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Jared W. Marquis, Alec S. Bogdanoff, James R. Campbell, James A. Cummings, Douglas L. Westphal, Nathaniel J. Smith, and Jianglong Zhang

Abstract

Passive longwave infrared radiometric satellite–based retrievals of sea surface temperature (SST) at instrument nadir are investigated for cold bias caused by unscreened optically thin cirrus (OTC) clouds [cloud optical depth (COD) ≤ 0.3]. Level 2 nonlinear SST (NLSST) retrievals over tropical oceans (30°S–30°N) from Moderate Resolution Imaging Spectroradiometer (MODIS) radiances collected aboard the NASA Aqua satellite (Aqua-MODIS) are collocated with cloud profiles from the Cloud–Aerosol Lidar with Orthogonal Polarization (CALIOP) instrument. OTC clouds are present in approximately 25% of tropical quality-assured (QA) Aqua-MODIS Level 2 data, representing over 99% of all contaminating cirrus found. Cold-biased NLSST (MODIS, AVHRR, and VIIRS) and triple-window (AVHRR and VIIRS only) SST retrievals are modeled based on operational algorithms using radiative transfer model simulations conducted with a hypothetical 1.5-km-thick OTC cloud placed incrementally from 10.0 to 18.0 km above mean sea level for cloud optical depths between 0.0 and 0.3. Corresponding cold bias estimates for each sensor are estimated using relative Aqua-MODIS cloud contamination frequencies as a function of cloud-top height and COD (assuming they are consistent across each platform) integrated within each corresponding modeled cold bias matrix. NLSST relative OTC cold biases, for any single observation, range from 0.33° to 0.55°C for the three sensors, with an absolute (bulk mean) bias between 0.09° and 0.14°C. Triple-window retrievals are more resilient, ranging from 0.08° to 0.14°C relative and from 0.02° to 0.04°C absolute. Cold biases are constant across the Pacific and Indian Oceans. Absolute bias is lower over the Atlantic but relative bias is higher, indicating that this issue persists globally.

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Jared W. Marquis, Mayra I. Oyola, James R. Campbell, Benjamin C. Ruston, Carmen Córdoba-Jabonero, Emilio Cuevas, Jasper R. Lewis, Travis D. Toth, and Jianglong Zhang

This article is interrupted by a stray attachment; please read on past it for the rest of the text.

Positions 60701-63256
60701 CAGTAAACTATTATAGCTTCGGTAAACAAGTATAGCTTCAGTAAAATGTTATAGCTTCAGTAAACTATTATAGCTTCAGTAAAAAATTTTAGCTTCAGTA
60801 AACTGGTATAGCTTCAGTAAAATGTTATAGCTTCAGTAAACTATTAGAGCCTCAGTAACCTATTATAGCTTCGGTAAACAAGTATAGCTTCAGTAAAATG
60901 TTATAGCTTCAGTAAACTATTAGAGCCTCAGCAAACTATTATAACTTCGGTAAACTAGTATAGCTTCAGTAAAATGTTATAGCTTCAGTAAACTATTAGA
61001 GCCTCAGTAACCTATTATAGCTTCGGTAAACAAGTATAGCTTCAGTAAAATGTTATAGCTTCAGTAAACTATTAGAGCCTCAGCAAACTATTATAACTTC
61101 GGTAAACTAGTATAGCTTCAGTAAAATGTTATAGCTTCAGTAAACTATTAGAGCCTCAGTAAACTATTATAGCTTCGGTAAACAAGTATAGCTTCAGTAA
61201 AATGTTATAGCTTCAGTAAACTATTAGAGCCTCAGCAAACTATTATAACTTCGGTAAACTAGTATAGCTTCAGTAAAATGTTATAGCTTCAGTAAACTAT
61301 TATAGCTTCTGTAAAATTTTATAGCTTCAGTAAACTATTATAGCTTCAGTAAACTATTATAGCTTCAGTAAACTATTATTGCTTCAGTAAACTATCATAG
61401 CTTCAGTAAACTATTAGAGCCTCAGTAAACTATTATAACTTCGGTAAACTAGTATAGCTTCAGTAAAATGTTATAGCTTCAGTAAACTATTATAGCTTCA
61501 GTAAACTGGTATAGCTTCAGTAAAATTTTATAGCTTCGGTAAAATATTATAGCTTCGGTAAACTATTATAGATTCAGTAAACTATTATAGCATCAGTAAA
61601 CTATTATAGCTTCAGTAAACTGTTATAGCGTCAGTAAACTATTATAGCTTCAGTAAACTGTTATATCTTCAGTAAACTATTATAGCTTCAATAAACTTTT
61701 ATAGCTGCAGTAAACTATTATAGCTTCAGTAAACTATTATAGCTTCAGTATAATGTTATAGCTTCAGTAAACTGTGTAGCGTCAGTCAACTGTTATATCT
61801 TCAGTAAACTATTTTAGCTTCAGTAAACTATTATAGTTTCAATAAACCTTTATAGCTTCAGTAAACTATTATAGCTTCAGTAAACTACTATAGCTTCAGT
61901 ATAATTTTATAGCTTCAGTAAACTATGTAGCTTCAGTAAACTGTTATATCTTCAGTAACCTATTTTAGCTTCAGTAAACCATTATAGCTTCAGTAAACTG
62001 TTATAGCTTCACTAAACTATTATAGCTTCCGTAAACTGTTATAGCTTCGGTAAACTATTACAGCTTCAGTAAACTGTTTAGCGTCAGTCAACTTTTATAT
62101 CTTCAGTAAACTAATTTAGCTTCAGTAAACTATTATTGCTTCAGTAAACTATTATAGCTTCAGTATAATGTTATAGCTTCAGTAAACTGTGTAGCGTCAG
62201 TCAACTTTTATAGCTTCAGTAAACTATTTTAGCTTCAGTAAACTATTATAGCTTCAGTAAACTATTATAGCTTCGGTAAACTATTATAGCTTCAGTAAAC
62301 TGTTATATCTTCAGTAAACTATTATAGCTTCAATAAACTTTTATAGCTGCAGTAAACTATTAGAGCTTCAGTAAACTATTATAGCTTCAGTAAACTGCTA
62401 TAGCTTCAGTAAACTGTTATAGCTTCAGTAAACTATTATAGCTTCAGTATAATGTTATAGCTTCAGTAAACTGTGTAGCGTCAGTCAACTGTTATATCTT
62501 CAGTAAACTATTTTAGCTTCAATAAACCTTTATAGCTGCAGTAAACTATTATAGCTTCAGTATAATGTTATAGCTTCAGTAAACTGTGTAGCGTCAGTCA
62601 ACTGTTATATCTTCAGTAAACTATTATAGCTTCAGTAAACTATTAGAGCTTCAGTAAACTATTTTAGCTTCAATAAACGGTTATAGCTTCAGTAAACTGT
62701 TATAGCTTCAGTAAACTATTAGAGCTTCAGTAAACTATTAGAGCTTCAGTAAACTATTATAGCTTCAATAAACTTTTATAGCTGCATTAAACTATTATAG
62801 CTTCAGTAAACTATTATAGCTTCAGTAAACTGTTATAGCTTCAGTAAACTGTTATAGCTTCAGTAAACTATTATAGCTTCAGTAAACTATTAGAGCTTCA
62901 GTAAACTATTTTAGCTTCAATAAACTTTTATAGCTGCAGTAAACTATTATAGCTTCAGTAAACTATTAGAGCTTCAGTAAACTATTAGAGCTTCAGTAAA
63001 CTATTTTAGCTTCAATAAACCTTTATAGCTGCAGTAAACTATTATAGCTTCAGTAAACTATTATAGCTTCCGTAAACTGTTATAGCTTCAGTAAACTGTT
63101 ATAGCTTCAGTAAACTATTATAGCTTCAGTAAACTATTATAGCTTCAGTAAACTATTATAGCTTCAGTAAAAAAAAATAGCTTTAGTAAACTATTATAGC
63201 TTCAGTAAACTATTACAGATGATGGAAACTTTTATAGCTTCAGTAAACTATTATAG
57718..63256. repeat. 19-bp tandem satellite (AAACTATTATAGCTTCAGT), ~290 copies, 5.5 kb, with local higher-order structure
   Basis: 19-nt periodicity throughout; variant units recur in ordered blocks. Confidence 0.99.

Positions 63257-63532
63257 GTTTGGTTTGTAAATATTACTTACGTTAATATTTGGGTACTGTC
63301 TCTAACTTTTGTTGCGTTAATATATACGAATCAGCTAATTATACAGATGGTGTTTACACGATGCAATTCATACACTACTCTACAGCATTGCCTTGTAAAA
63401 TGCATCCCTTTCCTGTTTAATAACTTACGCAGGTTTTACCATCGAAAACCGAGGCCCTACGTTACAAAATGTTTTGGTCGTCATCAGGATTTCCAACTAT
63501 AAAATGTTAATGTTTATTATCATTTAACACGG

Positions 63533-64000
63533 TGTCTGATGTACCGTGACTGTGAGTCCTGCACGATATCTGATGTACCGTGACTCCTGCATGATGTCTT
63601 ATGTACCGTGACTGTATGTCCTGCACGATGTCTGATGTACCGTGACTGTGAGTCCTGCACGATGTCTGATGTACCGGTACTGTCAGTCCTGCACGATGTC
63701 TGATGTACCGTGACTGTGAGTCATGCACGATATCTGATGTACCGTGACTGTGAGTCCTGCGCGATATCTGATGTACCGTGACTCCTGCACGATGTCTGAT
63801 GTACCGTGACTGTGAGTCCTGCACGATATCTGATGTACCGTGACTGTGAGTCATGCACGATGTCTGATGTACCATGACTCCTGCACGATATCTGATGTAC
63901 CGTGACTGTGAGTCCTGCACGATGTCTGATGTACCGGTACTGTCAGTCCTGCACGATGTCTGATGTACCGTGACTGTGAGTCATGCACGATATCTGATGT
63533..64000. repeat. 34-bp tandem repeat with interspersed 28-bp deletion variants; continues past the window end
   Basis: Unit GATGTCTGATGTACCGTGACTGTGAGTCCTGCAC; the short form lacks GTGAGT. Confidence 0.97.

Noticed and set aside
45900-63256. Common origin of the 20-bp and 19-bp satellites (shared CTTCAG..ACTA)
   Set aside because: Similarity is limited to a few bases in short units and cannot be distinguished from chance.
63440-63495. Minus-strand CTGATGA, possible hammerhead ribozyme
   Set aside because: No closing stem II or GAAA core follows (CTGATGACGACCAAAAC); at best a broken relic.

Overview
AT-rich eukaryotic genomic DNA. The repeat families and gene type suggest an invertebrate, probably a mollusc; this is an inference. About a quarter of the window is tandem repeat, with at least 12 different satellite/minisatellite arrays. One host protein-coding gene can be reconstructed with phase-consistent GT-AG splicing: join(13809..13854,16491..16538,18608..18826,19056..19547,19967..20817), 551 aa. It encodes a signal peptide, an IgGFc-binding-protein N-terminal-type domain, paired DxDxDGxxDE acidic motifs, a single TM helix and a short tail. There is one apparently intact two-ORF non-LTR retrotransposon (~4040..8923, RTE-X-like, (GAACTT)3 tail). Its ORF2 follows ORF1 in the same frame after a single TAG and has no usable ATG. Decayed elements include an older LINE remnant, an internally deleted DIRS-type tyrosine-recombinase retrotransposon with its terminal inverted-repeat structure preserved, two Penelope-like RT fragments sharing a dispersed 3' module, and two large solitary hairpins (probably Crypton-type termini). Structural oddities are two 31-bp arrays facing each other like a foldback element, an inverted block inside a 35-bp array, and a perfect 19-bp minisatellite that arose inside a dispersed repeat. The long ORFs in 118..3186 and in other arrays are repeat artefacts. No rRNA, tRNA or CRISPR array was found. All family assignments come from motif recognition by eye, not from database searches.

Abstract

Numerical weather prediction systems depend on Hyperspectral Infrared Sounder (HIS) data, yet the impacts of dust-contaminated HIS radiances on weather forecasts has not been quantified. To determine the impact of dust aerosol on HIS radiance assimilation, we use a modified radiance assimilation system employing a one-dimensional variational assimilation system (1DVAR) developed under the European Organisation for the Exploitation of Meteorological Satellites (EUMETSAT) Numerical Weather Prediction–Satellite Application Facility (NWP-SAF) project, which uses the Radiative Transfer for TOVS (RTTOV). Dust aerosol impacts on analyzed temperature and moisture fields are quantified using synthetic HIS observations from rawinsonde, Micropulse Lidar Network (MPLNET), and Aerosol Robotic Network (AERONET). Specifically, a unit dust aerosol optical depth (AOD) contamination at 550 nm can introduce larger than 2.4 and 8.6 K peak biases in analyzed temperature and dewpoint, respectively, over our test domain. We hypothesize that aerosol observations, or even possibly forecasts from aerosol predication models, may be used operationally to mitigate dust induced temperature and moisture analysis biases through forward radiative transfer modeling.

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